Posts Tagged ‘Mammals



THIS HAS TO STOP. A couple of days on a 10 mile stretch of the Yorkshire coast gave an indication of the fish stocks offshore; Red throated Divers in their hundreds; one flock alone of 50 flew past us. Bottlenose Dolphins, a good sized pod of Harbour Porpoise and 10 Minke Whales feeding offshore. Crab pots littered about the sea in their hundreds (we counted 260 from one viewpoint alone) and the ominous shape of Supertrawlers. A fleet of them offshore. All, beasts and man, sharing the same bounty from the ocean.
The one dead Minke Whale pictured (you can see the diagnostic white band on the pectoral fin) was close in shore. We saw three dead whales in that ten mile stretch. It may have died AND THEN become wrapped in pot lines, it MAY have been bycatch from the super trawler nets. I don’t know and neither do you; but three dead whales in such a small area is GREAT CAUSE FOR CONCERN. We should be sharing the oceans NOT EXPLOITING THEM!

Something stotally different

A Stout Stoat. When I took these photos I thought I was watching an adult Stoat that had a clearly demarcated black tail tip, with young. It’s been brought to my attention these are in fact Weasels! – What I’d been watching was an interaction between Weasels and a Stoat. I’ve learnt something – every day’s a school day!



On our journey through the Bay of Biscay last month we came across a school of Pilot Whales. These are very social mammals; often touching as they swim together..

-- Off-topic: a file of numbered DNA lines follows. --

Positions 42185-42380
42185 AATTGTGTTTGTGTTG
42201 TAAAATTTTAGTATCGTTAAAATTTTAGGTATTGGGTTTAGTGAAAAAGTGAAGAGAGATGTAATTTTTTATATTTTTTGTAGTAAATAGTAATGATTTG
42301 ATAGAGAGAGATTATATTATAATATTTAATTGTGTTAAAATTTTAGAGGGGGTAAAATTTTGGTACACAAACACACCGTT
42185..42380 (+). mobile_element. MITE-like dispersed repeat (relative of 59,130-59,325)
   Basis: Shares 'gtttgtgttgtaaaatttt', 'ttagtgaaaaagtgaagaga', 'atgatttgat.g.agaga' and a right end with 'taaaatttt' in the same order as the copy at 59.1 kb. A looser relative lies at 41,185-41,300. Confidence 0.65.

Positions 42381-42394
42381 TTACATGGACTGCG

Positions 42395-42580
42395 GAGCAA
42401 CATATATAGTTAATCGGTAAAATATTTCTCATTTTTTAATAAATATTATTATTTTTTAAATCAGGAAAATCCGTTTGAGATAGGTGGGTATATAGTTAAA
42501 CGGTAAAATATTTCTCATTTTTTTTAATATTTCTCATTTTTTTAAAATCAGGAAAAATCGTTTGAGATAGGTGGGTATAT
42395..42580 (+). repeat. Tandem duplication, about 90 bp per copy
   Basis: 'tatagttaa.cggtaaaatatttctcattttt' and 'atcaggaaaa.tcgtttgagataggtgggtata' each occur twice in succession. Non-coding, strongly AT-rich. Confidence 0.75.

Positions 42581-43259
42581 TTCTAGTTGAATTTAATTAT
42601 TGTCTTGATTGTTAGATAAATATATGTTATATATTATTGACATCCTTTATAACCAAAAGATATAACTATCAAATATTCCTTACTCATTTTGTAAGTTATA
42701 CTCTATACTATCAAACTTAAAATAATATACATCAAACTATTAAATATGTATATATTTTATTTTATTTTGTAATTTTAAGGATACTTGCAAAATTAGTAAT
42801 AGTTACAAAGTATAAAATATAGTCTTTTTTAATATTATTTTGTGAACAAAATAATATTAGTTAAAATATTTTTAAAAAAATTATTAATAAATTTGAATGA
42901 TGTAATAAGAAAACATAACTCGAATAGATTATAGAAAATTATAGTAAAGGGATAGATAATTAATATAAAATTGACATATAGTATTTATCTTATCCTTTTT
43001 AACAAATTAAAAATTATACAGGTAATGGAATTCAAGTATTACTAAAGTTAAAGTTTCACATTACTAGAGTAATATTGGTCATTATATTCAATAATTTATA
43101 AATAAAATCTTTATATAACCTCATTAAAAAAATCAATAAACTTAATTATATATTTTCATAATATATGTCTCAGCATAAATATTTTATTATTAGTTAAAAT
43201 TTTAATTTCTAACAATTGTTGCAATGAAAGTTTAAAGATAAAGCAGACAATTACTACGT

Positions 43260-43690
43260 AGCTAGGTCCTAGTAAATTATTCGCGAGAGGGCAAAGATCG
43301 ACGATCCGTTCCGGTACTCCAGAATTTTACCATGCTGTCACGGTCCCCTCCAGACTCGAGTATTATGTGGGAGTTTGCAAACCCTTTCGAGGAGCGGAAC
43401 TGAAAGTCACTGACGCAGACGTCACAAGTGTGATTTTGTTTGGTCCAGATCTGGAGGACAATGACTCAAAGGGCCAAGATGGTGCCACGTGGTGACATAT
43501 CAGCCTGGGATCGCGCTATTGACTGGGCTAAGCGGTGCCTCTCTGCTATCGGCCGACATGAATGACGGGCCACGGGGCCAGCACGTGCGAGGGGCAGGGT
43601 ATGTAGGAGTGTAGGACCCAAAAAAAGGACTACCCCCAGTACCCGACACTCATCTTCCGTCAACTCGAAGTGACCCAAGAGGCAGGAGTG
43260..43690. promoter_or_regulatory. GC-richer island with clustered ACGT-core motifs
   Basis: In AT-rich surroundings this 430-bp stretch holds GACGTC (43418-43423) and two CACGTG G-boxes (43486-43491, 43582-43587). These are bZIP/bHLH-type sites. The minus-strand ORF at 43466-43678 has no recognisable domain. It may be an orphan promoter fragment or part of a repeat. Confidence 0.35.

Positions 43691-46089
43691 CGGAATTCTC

I shall be organising a trip through the bay next year in August let me know if you’re interested in finding out more



The UK Mammal Photographer of the Year

The UK Mammal Photographer of the Year is an award based upon an annual competition run by the Mammal Society. I don’t normally enter competitions. I’m a bit too bashful. ;0) Anyways, I was talked into entering the 2019 event and I was lucky enough that my photo of a Minke Whale ‘Minke Miniscus’ taken last June, won the runners-up prize. gives all the details. My congratulations to the winner, Roy Rimmer, who’s photo of a mouse is lit to perfection.





We saw this Chinese Water Deer on tour last weekend. A small alien from the other side of the world but no less beautiful for that.



Graceful encounter

Stood at the gate we watched the scrub moving at the far edge of the stubble field.

Out popped a deer. It was a Chinese Water Deer. Much more benign and attractive than the Reeve’s Muntjac our other small introduced deer this individual actually ran towards us. Something we couldn’t see must have spooked it. The animal gave us a close encounter as it ran gracefully passed.


UK Mammal Tour 2018

Just one of the moments from our 2017 UK Mammal Tour last month. Download the itinerary for next years tour here


Times Past

I’ve been doing a lot of reading lately; far too much in fact. I’m missing the outdoors. The problem with reading old Norfolk bird and mammal reports to extract details about cetacean is that I get easily distracted.

What I find amazing is how things have changed in the last 50 years:

  • In the 1950’s and 60’s there seems to have been regular trips out to Scroby Sands to monitor the tern population. Does that get done today?
  • In 1956 birders went to great lengths to protect details of what was thought to be the first Collared Dove nest. In fact they had bred in 1955.
  • In 1962 the sea was much under watched. There were only 4 reports of Harbour Porpoise in the county – compare that to 2014’s 210 sightings of over 300 individuals